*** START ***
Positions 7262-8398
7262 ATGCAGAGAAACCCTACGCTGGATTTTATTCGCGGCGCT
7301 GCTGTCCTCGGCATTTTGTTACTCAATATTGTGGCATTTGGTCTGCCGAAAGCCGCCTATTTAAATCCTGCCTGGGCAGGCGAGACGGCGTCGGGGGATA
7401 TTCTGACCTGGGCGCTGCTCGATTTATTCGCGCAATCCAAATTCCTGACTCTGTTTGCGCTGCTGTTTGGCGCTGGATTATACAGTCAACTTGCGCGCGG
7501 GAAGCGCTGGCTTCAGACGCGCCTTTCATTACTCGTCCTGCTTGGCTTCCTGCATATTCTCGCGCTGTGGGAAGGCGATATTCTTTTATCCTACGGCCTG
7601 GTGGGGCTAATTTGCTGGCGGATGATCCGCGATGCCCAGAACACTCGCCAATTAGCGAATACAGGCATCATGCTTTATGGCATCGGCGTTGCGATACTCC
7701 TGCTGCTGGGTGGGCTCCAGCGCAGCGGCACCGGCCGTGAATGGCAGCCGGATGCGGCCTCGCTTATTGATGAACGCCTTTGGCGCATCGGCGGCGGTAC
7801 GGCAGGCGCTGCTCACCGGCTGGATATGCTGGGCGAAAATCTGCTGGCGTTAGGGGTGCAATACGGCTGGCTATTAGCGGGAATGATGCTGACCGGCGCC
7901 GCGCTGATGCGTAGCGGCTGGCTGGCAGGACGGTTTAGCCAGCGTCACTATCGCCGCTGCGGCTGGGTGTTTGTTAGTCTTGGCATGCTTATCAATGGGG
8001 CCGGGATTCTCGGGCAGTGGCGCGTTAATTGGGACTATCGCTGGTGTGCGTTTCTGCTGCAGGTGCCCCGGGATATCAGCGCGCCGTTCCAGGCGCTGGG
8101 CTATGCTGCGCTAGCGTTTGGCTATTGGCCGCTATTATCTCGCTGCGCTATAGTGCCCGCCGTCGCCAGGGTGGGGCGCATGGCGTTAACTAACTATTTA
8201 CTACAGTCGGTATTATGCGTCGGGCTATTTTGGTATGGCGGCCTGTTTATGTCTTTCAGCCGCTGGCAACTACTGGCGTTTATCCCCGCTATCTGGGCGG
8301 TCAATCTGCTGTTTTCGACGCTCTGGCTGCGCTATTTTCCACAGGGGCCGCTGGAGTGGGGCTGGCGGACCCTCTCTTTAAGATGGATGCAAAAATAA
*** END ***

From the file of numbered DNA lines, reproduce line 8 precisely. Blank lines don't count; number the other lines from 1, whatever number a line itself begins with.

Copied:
7801 GGCAGGCGCTGCTCACCGGCTGGATATGCTGGGCGAAAATCTGCTGGCGTTAGGGGTGCAATACGGCTGGCTATTAGCGGGAATGATGCTGACCGGCGCC